Thursday, March 6, 2014


Erev Shabbos Kodesh Parshas Vayikra
5 Adar II 5774/March 7, 2014

Many of the readers of this brilliant column are aware of our luggage woes. When our family went to Eretz Yisroel in December for my brother’s wedding, only ten of the eleven pieces of luggage we checked in came around the carousel at Ben Gurion airport. Thus began an arduous, frustrating, and fruitless search for that one piece of luggage which contained all of Chani’s clothing, as well as our sons’ suits for the wedding. [By the grace of G-d, at the last minute Chani had packed her gown and our daughter’s gowns in a different suitcase.]
When we returned home, the next step was to try to get reimbursed by Turkish Air, and the insurance company. Chani spent numerous hours over the course of a few weeks fulfilling all of their requirements via lengthy email correspondence, until they finally sent us a check. It was not easy especially considering the language barrier. [There was a language barrier despite the fact that they spoke English.]
We were sure the annoying luggage saga had finally come to an end. But then this past Thursday morning, a friend called Chani and related that she had just seen the following ad in that week’s Yated classified section:
“FOUND: Suitcase. In November, right before Chanukah, someone lost a suitcase by airport and JFK sent it to … It contained children and adult clothing. Please contact….”
Chani was quite skeptical but she called the number and identified the contents of the luggage. Wouldn’t you know it, by Thursday afternoon her long lost luggage was home! The son of the woman who had placed the ad had lost a piece of luggage and JFK had mistakenly delivered our luggage to her. It seems that after we checked it in, that piece of luggage never made it out of New York, although it was somehow inspected by Air France, who left a tag in the luggage reassuring us that they had done their best to keep everything in order.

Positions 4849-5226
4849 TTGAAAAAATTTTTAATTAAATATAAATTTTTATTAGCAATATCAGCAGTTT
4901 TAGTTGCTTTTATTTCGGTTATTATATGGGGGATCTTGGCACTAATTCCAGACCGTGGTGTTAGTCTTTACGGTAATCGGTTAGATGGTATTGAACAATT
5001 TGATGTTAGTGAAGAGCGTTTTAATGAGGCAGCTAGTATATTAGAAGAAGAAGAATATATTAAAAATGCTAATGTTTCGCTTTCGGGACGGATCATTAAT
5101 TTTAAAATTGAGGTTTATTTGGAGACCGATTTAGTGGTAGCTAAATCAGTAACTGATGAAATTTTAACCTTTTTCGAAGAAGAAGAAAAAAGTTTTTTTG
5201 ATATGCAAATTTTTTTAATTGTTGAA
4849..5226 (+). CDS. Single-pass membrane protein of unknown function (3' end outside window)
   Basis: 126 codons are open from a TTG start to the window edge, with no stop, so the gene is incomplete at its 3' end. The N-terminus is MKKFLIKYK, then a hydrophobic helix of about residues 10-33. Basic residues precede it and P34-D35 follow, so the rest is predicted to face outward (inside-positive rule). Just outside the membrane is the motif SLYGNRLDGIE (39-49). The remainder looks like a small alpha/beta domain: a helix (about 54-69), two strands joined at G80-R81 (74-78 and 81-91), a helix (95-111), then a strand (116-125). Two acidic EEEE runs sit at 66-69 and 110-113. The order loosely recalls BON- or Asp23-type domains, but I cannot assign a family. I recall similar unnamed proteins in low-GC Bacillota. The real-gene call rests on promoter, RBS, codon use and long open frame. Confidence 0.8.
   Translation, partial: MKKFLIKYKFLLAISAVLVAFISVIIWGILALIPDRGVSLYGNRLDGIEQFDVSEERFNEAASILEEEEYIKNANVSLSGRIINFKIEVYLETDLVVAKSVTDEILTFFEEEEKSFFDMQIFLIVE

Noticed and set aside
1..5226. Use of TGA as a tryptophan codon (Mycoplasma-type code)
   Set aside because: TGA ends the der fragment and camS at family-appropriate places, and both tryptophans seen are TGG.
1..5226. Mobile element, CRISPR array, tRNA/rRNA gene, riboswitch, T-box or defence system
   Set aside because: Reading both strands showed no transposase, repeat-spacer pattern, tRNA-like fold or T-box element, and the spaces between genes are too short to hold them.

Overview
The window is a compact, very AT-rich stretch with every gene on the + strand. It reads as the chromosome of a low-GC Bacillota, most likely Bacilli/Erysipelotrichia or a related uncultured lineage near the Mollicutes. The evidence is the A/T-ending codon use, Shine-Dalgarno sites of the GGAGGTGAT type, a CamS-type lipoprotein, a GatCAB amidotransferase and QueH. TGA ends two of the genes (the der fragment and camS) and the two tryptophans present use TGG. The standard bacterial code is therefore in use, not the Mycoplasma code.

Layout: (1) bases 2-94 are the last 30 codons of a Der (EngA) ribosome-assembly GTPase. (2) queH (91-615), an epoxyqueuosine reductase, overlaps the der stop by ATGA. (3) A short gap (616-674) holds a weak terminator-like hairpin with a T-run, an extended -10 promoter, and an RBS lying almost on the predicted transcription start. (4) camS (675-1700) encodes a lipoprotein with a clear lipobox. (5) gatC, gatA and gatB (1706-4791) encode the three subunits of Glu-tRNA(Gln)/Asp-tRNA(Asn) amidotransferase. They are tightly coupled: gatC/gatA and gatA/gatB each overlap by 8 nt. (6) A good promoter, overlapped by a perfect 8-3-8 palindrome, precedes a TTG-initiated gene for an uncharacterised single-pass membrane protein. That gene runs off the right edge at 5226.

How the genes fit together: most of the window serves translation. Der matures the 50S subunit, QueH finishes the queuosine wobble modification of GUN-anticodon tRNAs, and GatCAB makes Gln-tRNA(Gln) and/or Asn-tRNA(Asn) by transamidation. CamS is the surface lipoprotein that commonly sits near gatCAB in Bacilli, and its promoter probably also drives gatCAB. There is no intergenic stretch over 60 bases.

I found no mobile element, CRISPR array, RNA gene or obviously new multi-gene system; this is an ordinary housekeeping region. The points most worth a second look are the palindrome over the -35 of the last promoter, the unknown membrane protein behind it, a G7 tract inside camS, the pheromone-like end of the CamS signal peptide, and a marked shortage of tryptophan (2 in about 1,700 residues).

What are the chances that our luggage would end up in the home of a frum person, in Monsey, who fulfilled the mitzvah of hashavas aveida, and didn’t just send it back to the airport? For over three months we were wondering where the luggage could be, when in reality it was in Monsey virtually the entire time! 
We often feel that the key to our happiness lies in achieving that one thing in our lives that keeps eluding us – an extension to our home, a new car, different neighbors, a new job, more nachas from our children, a shidduch, better health, etc. While one has every right to hope and yearn for the fulfillment of his dreams and hopes, he shouldn’t detain his own efforts to grow and achieve until his other dreams have come to fruition.
When Hashem appeared to Moshe from the burning bush, He told Moshe, “Do not come closer to here; remove your shoes from your feet, for the place upon which you stand is holy ground.” (Shemos 2:5)
The Chofetz Chaim explained that a person must realize that every situation and predicament of life that he finds himself in is potentially holy ground, if he consecrates it. One cannot wait for the ideal time to learn more, to perform more mitzvos, or to work on davening better. The challenge of life is to realize that “the place upon which you stand” at this very moment, “is holy ground”.
We cannot wait for all of our luggage to arrive, because Hashem may want us to strive for greatness despite the fact that we don’t have ‘all of our stuff’. And who knows, if at the moment we least expect it, Hashem will allow us to see that the luggage we thought we were missing and therefore couldn’t accomplish, was really with us the whole time.

               Shabbat Shalom & Good Shabbos,
               R’ Dani and Chani Staum

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